Saturday, February 5, 2011
My comment on prenatal personhood on an "American Prospect" blog today
My comment on prenatal personhood on an "American Prospect" blog today:
Four fun steps -- sci fi to present to sci fi to present -- to fetal personhood (at whatever point a medical consensus determines there is full-fledged human life):
One; when advances in medical technology allow fetuses to be removed overnight for medical attention, such will be legal persons and must retain that status upon return to the womb. Will the courts allow one class of fetuses "slave" and the other free?
Two; if today's physician, first, views a fetus on a clear view sonogram (I believe such are in at least limited use) and manipulates mom's stomach wall to tease diagnostic reactions from baby, wouldn't we all relate to the fetus as a full-fledged member of society -- from then on. (Hint: we are really talking mid-brain, not fore brain).
Three; in the future an unborn twin is removed for overnight care. No need to answer -- but: when does the stay behind twin become a legal person: from the moment its sibling sees the light of day or does it have to wait until it is rejoined face-to-face with a now legal person?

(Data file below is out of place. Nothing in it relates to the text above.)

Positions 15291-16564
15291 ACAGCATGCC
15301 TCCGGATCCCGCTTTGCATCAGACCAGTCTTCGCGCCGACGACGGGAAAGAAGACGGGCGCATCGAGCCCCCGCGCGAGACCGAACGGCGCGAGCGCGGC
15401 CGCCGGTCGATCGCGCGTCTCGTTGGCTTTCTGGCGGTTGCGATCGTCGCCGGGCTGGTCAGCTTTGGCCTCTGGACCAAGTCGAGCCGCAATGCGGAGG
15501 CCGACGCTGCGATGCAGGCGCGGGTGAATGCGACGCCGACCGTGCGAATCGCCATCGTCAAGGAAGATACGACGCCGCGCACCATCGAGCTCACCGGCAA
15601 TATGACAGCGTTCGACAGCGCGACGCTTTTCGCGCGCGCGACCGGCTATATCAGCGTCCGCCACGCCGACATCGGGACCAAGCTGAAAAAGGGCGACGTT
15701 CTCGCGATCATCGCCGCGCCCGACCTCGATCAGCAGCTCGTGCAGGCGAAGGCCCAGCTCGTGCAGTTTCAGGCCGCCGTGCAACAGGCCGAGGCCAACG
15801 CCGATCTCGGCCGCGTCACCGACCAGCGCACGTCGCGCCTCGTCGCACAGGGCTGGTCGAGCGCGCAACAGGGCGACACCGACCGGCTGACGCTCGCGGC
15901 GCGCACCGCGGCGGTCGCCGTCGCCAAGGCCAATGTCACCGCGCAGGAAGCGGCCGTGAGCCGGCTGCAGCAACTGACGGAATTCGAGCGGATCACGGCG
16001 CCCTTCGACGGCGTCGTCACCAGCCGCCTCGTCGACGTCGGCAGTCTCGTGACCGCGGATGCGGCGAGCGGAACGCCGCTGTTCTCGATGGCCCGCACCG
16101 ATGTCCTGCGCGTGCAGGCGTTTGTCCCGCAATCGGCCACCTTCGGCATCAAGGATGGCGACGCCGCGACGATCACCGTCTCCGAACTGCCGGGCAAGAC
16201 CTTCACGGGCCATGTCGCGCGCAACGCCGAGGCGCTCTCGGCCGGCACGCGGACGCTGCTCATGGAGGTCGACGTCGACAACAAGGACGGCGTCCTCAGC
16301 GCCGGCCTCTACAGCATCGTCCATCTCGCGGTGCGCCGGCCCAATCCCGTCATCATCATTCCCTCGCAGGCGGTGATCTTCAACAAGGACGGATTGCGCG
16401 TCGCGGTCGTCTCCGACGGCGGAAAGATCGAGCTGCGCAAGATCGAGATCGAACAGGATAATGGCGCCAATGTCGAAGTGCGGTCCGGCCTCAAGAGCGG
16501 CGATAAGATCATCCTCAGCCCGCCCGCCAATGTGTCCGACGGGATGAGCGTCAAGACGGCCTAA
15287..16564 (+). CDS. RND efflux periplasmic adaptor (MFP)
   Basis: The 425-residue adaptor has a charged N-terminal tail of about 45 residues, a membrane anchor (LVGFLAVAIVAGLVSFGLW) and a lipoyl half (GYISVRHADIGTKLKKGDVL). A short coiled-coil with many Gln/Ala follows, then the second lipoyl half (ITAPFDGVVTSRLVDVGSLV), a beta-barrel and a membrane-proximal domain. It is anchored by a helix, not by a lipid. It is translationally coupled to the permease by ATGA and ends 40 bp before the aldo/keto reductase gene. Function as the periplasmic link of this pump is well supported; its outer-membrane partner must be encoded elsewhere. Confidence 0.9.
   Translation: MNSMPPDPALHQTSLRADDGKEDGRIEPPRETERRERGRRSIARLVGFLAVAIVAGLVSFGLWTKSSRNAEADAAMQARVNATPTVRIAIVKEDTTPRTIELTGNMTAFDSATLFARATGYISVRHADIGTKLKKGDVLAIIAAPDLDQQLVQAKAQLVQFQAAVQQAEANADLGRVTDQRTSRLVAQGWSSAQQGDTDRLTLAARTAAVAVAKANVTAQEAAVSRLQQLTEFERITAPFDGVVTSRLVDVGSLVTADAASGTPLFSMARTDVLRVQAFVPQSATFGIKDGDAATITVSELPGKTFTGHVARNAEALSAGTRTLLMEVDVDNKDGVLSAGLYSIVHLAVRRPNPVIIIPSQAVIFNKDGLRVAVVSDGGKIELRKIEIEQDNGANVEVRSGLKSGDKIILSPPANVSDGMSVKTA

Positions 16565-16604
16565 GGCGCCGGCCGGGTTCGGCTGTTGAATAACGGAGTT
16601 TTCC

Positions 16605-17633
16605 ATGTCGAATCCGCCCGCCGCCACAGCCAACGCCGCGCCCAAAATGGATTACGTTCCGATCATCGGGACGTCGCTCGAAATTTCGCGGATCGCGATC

Four; of course, all fetuses are in the company of a legal person -- mom -- if not face-to-face, and in the unseen (at least our mid-brains even if the presence becomes ever more evident to our fore-brains ) company of millions.
Roe v. Wade worked around the issue of possible human life outweighing fundamental privacy (no argument on Roe's version of constitutional privacy -- at least arguable -- and certainly fundamental, even if only a legislative concern) with the words: "... may not, just by adopting one theory, of life override the rights of the pregnant woman that are at stake")
The theories of life Roe presented would not hold any real world water: three theological plus quickening and viability (the latter the purported medical "focus"). Birth, the purported Jewish Orthodox view wouldn't allow the judiciary to determine when life begins at four weeks overdue but would have no trouble pinpointing full-fledged life at twelve weeks early arrival.
One week under the medical consensus (even those who abort 20 week fetuses do not deny humanity) would exist 95% the same baby: a perfect candidate for Roe's "compelling state interest" -- required to override privacy.